The regulation regarding subsequent claims [such as this one] also provides, however, that “[i]n any case in which a subsequent claim is awarded, no benefits may be paid for any period prior to the date upon which the order denying the prior claim became final.” I have found that the Claimant is totally disabled based on the results of his pulmonary function testing, which shows obstructive disease, and the medical opinions. I have also concluded that the Claimant’s obstructive disease constitutes legal pneumoconiosis based on the operation of the presumption. Review of the testing in his prior claim discloses that all of his pulmonary testing in that claim was qualifying as well, except for the pre-bronchodilator testing on July 29, 2008․ I do not credit the opinions of Drs. Broudy and Rosenberg given in the prior claim that the Claimant was not disabled. Their opinions were not consistent with the objective testing available to them. Drs. Forehand and Jarboe agreed that the Claimant was disabled even then. I find that the Claimant has been totally disabled by a pulmonary impairment since at least [February] 2008 when he was first examined by Dr. Forehand in connection with the prior claim. I also conclude that his disability has always been due to legal pneumoconiosis. The District Director issued his proposed decision and order denying the Claimant’s prior claim on September 8, 2008. As the Claimant took no further action on that claim, it became final one year later, on September 2009. There is no evidence that he was not disabled at any time thereafter.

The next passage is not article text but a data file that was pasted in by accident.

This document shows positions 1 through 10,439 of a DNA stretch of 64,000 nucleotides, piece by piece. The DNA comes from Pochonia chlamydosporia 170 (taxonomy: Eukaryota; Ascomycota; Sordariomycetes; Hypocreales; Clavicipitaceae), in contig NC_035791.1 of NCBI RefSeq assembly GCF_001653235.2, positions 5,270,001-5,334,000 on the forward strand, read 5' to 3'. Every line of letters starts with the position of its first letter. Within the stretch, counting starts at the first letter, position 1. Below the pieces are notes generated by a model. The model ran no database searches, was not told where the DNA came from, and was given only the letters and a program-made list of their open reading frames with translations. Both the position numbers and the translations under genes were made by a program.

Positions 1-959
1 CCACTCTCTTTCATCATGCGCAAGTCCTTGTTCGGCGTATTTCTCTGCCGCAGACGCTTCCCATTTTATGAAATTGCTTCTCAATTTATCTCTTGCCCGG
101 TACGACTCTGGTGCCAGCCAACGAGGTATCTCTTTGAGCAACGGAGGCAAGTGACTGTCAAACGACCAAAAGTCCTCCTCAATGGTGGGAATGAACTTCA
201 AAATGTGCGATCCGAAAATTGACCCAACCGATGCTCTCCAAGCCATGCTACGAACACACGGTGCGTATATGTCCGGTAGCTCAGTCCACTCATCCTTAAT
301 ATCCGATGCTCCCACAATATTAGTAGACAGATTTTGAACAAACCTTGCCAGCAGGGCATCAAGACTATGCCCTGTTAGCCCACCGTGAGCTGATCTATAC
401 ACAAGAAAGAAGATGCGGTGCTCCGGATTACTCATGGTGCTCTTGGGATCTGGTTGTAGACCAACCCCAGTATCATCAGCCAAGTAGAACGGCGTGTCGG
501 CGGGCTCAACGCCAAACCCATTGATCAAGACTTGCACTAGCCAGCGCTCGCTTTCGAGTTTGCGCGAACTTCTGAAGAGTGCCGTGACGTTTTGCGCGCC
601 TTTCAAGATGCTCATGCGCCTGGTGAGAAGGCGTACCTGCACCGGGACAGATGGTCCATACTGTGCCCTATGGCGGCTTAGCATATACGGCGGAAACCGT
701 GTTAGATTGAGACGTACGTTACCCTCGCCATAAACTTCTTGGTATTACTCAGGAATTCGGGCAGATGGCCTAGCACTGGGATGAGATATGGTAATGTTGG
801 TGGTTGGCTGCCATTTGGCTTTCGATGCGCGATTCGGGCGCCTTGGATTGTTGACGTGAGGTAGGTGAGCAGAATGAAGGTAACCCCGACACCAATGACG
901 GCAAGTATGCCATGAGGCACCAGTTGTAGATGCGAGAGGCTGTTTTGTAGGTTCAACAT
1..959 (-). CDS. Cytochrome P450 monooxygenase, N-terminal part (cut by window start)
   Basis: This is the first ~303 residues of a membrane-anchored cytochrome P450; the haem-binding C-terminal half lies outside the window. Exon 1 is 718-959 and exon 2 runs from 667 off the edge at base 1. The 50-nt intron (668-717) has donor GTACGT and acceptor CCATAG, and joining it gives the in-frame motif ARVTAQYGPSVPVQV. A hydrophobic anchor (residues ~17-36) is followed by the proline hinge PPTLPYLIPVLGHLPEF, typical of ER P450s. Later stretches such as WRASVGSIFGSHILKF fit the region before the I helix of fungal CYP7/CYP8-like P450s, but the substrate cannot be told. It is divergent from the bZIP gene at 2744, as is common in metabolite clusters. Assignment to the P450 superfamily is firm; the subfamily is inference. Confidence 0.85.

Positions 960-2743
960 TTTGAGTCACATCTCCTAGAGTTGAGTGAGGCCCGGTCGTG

I find that Claimant is entitled to benefits commencing in September 2009, the month the denial of his prior claim became final.

(Footnotes and citations omitted.) In short, the date of onset forms the crux of this appeal. Mr. Coleman’s total disability due to legal pneumoconiosis is not in dispute.

On January 23, 2017, the administrative law judge granted a motion for reconsideration from the Director, which modified the commencement date for black lung benefits from September 2009 to November 2008. The revised date recognized that the administrative law judge had wrongly determined when the district director’s proposed order denying Mr. Coleman’s first claim for benefits became final. As cited earlier, the regulations provide that such orders become final after thirty days, not the one year initially applied by the administrative law judge. 20 C.F.R. § 725.419(d).

Respondent Coleman Trucking appealed the administrative law judge’s decision to the Board, which held that the administrative law judge erred in is onset-date determination. The Board changed the date when Mr. Coleman’s benefits began to August 1, 2012, the date when Mr. Coleman filed his second claim, instead of November 1, 2008, the date when his first claim became final. The Board reasoned as follows:

The district director determined in the prior claim that claimant had a totally disabling respiratory or pulmonary impairment but did not have pneumoconiosis, and therefore was not totally disabled due to pneumoconiosis. In this claim, however, the administrative law judge reconsidered the medical opinion evidence submitted in the prior claim and determined, contrary to the district director’s original finding, that claimant has been totally disabled due to pneumoconiosis since March 2008. That finding was improper. The district director’s decision in the prior claim, and its underlying findings, must be given effect as final and correct.

The administrative law judge cited no other evidence to establish that claimant became totally disabled due to pneumoconiosis at any point between the denial of the prior claim and the filing date of this claim. Nor has claimant pointed to any such evidence. On the other hand, contrary to employer’s argument regarding Dr. Forehand’s opinion in this claim, a medical opinion diagnosing total disability due to pneumoconiosis does not establish an onset date, but establishes only that claimant became disabled due to pneumoconiosis at some point before the opinion was provided. Because the evidence does not reflect the date upon which claimant became totally disabled due to pneumoconiosis, we modify the administrative law judge’s decision to reflect that benefits are payable from August 2012, the month in which claimant filed his subsequent claim.